Running our trains efficiently? It's very easy - invest more. All nations with good train services (Germany, France, Japan, Switzerland) invest heavily in trains and rail infrastructure. We don't. It means paying through taxes, something the British simply don't want to do.
|Posted on Monday, 14 May, 2007 - 09:57 am: |
OL, I don't think teachers get 4 weeks off because they are special- something to do with the National Curriculum delivery and SATs, I think, that defines the school timetable, also continuity of teacher in each class.
|Posted on Monday, 14 May, 2007 - 04:39 pm: |
Cambridge and Oxford university terms barely amount to 25 weeks annually. Don't you think that we ought to be telling those Dons that they are providing an inferior education and should be getting their charges into lecture theatres and classrooms 50 weeks per year, fourteen hours per day!!
|Posted on Tuesday, 15 May, 2007 - 11:00 pm: |
Okay, so point 5 about the trains is a rant, that's true, but the others aren't - they're radically different and potentially actionable policy choices. If only we'd stop obsessing about preserving the look of Mr Gadgrind's crumbling London, we could get on with making a much more practical, efficient, pleasant city.
I'm not advocating longer school days. I agree that it's counterproductive to overtax your brain in a single day. But surely six weeks is an unhelpfully long holiday, isn't it? Is there any evidence to support that such long holidays are educationally more valuable than a two week holiday?
|Posted on Wednesday, 16 May, 2007 - 01:08 am: |
You don't remember the halcyon days of summer as a child then!
Personally speaking I probably learned more about life in the summer hols than I did at school.In Northern Ireland we actually had around 8 weeks in the summer ( traditionally so that children could help with the local harvest and other rural stuff- even though we lived in a city.).It was also a time for assimilation, rest, play, exercise in the local park, playing with other local children in the park, and spending more time with my parents and other family members who lived further away. It was nice to have time to myself and to use my own initiative rather than be directed all the time into things to do. But then as for most of us we probably had a lot more freedom then and wandering the streets alone at 8 years old was less of an issue than it would be now. Kids wandering around London for 6/8 weeks wouldn;t have it so good- too expensive for a start which is when the trouble starts.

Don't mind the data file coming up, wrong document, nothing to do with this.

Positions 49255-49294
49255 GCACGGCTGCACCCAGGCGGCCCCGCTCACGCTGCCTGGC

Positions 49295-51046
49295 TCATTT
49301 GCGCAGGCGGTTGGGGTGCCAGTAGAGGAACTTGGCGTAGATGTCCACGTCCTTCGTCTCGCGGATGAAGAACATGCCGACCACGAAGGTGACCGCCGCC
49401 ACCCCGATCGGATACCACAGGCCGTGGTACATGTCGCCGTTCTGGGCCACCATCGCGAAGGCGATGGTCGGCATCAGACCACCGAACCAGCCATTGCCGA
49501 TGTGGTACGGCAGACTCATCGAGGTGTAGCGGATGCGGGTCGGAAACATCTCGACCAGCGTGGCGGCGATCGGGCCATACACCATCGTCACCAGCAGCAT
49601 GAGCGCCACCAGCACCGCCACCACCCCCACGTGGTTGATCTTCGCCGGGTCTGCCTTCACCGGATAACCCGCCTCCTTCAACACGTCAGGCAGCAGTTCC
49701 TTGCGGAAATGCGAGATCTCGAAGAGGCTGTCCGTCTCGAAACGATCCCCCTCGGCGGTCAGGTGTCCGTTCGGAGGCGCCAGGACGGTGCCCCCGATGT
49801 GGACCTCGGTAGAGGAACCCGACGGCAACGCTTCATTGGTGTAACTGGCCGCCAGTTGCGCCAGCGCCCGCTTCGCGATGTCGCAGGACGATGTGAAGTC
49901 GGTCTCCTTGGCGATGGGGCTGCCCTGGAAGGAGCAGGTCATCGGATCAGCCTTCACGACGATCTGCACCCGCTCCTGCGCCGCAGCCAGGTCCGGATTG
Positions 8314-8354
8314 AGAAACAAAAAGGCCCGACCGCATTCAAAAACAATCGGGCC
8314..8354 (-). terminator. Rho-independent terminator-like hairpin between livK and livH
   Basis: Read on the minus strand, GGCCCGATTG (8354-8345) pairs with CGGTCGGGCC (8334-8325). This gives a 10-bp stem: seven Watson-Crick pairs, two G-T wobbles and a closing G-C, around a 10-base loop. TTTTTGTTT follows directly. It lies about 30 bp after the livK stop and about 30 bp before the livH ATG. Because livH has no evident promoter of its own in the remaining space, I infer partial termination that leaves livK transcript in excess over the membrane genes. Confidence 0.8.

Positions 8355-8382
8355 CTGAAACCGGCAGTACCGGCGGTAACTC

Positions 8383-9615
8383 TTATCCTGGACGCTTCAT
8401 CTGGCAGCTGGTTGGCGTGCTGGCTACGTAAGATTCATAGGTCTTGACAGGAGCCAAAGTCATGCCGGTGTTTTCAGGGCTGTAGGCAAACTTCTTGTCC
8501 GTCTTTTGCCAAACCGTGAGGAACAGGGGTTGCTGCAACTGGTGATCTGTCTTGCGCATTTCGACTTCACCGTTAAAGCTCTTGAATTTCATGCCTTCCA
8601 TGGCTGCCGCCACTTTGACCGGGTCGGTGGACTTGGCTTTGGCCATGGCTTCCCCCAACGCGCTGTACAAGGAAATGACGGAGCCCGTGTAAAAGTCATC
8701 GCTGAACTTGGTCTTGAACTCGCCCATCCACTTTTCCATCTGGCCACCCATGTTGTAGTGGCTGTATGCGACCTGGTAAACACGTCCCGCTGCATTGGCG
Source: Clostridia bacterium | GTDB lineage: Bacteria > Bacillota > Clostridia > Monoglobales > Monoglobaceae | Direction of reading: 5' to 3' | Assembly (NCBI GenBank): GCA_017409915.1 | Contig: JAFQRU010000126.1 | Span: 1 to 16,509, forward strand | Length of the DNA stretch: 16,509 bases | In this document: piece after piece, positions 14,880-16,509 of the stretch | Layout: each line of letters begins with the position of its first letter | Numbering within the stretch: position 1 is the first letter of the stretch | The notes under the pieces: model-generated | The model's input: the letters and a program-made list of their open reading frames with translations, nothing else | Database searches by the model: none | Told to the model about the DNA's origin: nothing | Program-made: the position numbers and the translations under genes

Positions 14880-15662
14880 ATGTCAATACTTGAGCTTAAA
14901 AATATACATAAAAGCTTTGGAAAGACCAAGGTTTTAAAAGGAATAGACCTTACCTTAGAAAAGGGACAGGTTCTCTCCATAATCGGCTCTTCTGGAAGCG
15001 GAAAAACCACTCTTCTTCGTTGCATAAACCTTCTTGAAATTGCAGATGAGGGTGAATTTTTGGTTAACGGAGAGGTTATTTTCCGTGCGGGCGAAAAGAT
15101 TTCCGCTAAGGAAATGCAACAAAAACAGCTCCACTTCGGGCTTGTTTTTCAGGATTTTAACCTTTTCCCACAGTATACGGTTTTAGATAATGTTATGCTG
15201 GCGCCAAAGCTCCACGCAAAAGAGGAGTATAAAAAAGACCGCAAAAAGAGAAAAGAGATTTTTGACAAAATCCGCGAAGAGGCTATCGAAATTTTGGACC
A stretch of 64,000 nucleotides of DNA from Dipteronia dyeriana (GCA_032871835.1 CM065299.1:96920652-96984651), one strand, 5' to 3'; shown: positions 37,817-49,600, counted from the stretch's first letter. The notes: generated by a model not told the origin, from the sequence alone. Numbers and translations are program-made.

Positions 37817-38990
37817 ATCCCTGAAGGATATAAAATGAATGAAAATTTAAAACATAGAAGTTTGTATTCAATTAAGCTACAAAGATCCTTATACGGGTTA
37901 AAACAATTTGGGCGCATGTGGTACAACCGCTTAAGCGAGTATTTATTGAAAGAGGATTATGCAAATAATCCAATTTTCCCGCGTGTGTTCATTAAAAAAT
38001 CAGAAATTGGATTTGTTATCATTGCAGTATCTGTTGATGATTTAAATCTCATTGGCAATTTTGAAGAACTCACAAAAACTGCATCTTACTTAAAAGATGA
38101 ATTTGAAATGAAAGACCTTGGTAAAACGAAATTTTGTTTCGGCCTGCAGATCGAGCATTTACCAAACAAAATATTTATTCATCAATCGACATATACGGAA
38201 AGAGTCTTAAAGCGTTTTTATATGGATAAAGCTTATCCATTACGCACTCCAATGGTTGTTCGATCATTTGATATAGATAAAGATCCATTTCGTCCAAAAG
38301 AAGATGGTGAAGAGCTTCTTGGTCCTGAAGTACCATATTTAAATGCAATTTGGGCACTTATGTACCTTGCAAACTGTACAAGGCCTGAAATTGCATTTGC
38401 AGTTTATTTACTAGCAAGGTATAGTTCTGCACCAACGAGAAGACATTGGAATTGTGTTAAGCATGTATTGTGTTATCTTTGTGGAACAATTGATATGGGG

|Posted on Wednesday, 16 May, 2007 - 05:08 pm: |
Ooperlooper - You're flattering yourself.
Do you honestly think that if we knocked on the door of the DfES and told them we'd thought of this startling new idea - shorter school holidays - they'd be rendered speechless and tell you they'd never even considered the idea. Or if you approached the Department for Transport/GLA and ask them, why they don't repair roads at night, they'd say "Gosh, why didn't we think of that!"
These are well-rehearsed ideas amongst officials at all levels of government. For example, there's been a major debate about shorter and staggered summer holidays in education for the last 5/6 years. This was finally shelved last year by the DfES due to parental opposition. Where have you been during this time?
|Posted on Thursday, 17 May, 2007 - 11:07 am: |
Ooperlooper - just to give us an idea of how you would revitalise "crumbling London" could you list the local listed buildings you'd like to knock down in say SE23 or SE26? Could you then let us know what amount of public support there would be for constructing some of the urban motorways on stilts which you illustrate so graphically in your earlier email.
|Posted on Thursday, 17 May, 2007 - 11:27 am: |
Is Ooperlooper on acid?
|Posted on Thursday, 17 May, 2007 - 09:28 pm: |
Well I've found one person who seems to share my view: http://news.bbc.co.uk/1/hi/northern_ireland/634247 1.stm
I remember being quite bored for much of the summer hols, and my mother was a teacher so had oodles of time off in which to try to keep us entertained. But they again, I was making the critical mistake of not having a harvest to gather. And then there was the agony of having to go back to school in Sept. I can still feel the pain, just thinking about it. Two weeks seems about right to me. Well if eliminating the summer hols is such a bad idea, how come our beloved government was looking into setting up American-style (groan) summer camps for all kids just a few years ago: http://news.bbc.co.uk/1/hi/education/3272609.stm. Perhaps it is still in the pipeline. Was to be for only a week, mind, or so the article says.
Locally, I'd knock down that oh so architecturally significant 'Concrete House' (junction of Lordship Lane and Underhill Road) that is now a pidgeon colony. Apparently the owner wants to knock it down and build flats, but the council is obliged to insist that it is restored, as it's a listed building - one of the first concrete houses in London. Can't say I remember seeing that many architecture students or historians arriving in droves to marvel at this masterpiece. Haven't seen Griff Reece Jones coming round to stick it on the telly. On a wider scale, I'd love to see us knocking down pretty much anything older than 50 years and putting up new buidings in their place.